Argentinian ambulance doctors are using WhatsApp to fasttrack their patients’ care. Study data presented at the Argentine Congress of Cardiology’s 2017 conference suggests that using the free messaging app to send diagnostic electrocardiograms (ECGs) directly to a hospital’s catheterization lab allowed heart attack patients to bypass the emergency department and reduce mortality.
“We found that notifying the cath lab in advance using WhatsApp and transferring patients directly from the ambulance, bypassing the emergency department, led to quicker treatment and better outcomes for patients with STEMI," Dr. Nicolás Lalor, cardiologist at the Cardiovascular Institute of Buenos Aires in Sanatorio Anchorena, Argentina, said in a statement. "Advanced notification enables hospital staff to prepare the cath lab and the doctor is ready to start primary angioplasty when the patient arrives."
In the observational study, researchers examined 896 ST-segment elevation myocardial infarction (STEMI) patients treated between 2012 and 2016. These patients were analyzed within three groups: those who arrived at an emergency department by their own means (211 patients), those who arrived to and emergency department via an ambulance (325 patients), and those who were delivered directly to the catheterization lab by the ambulance (360 patients). For this last group, ambulance doctors conducted an ECG as they met the patient, and transmitted the ECGs of positive STEMI diagnoses directly to a cardiologist using WhatsApp. By doing so, the hospital staff were alerted and able to prepare the lab for the patients' arrival.
"More than 42,000 heart attacks occur in Argentina every year,” Lalor said. “Patients have the best chance of survival when they receive primary angioplasty to restore blood flow to blocked arteries within 90 minutes of contacting the health service. Numerous delays can occur before and after patients reach the hospital which lead to this treatment target being missed.”
The researchers’ analysis found that patients who received an ECG from the ambulance doctor received treatment significantly faster than patients in the other two groups. Further, the third patient group’s 0.83 percent mortality rate was found to be significantly lower than the 3.17 percent rate of those who first were seen in an emergency department. The WhatsApp group also had shorter hospital stays, and were discharged with better left ventricular ejection fractions.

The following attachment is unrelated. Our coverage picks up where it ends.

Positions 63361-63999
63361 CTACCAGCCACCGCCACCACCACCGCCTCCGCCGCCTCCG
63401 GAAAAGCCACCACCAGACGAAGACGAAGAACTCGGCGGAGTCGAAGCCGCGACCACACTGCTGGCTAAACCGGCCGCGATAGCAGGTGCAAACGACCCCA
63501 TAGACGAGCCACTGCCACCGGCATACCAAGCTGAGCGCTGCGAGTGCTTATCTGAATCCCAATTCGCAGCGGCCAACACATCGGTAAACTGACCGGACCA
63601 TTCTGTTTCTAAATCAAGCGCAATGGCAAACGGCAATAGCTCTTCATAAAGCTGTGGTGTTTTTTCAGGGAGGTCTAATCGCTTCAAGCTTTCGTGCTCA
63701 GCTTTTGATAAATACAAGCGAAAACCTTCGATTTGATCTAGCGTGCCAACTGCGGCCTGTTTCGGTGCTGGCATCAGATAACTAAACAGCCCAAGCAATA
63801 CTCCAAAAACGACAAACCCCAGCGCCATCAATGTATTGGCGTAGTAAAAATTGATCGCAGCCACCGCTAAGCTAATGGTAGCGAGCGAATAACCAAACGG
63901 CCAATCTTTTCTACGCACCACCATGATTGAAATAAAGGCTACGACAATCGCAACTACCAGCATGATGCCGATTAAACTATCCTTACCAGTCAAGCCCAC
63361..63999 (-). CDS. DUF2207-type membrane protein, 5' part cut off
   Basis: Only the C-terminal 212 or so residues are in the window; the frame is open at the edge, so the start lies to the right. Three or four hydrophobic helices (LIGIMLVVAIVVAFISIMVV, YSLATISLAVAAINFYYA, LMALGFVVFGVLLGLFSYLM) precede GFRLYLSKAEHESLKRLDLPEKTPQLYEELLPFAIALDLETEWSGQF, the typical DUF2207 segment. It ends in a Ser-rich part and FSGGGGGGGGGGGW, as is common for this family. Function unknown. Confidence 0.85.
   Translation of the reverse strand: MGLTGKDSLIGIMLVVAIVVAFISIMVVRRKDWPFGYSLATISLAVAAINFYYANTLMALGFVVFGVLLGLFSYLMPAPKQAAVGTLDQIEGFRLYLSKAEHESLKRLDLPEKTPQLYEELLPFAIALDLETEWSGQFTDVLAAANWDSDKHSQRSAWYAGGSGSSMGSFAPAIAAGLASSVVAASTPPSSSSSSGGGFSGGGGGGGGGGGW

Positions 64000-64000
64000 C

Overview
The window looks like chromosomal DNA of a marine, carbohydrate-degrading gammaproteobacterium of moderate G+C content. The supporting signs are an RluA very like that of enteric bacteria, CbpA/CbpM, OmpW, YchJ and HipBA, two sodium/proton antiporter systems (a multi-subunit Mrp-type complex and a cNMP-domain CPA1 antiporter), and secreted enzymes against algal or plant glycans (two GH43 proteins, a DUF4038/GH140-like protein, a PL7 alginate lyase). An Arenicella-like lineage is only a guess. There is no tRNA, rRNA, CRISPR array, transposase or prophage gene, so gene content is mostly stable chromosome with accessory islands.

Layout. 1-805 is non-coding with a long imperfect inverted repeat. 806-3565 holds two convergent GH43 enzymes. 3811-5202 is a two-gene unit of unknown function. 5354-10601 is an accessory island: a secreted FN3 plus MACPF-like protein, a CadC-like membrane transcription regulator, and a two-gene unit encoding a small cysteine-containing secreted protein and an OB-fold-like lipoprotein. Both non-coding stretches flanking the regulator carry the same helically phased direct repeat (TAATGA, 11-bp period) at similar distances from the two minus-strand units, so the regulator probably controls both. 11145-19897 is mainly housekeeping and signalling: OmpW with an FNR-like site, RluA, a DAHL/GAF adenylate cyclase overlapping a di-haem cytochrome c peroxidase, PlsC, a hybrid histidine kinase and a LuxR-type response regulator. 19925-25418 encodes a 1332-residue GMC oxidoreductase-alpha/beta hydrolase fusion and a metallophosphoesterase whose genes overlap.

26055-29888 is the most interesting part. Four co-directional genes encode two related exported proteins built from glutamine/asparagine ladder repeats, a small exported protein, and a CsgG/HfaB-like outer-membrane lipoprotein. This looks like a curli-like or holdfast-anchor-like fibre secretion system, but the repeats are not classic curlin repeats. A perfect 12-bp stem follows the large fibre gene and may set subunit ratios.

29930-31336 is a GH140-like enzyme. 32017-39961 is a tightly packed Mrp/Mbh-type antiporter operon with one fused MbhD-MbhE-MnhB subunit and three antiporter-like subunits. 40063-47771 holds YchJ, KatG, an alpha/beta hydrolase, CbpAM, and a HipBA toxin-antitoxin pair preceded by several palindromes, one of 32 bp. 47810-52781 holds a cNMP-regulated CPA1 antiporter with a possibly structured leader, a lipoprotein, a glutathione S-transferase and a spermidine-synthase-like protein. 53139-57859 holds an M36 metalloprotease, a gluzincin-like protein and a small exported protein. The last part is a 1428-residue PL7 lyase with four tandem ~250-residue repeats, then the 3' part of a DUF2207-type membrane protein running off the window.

“This is a very easy way to improve the treatment of acute myocardial infarction in our country,” Dr. Alberto Fernández, the scientific program coordinator of the annual conference, said in a statement. “Given the very long distances between centers that have percutaneous transluminal coronary angioplasty facilities, particularly in cities in the interior of the country, the opportunity to call the interventional cardiologist and prepare the cath lab oculd improve the prognosis of patients.”
Facebook-owned WhatsApp also rolled out real-time location services earlier this week. The cross-platform messaging and video chat platform was acquired by Facebook in 2014 for $19.3 billion, and has boasted more than 1 billion active users since last year. Although WhatsApp features end-to-end encryption and has previously been a resource during international health crises, it is not currently HIPAA compliant.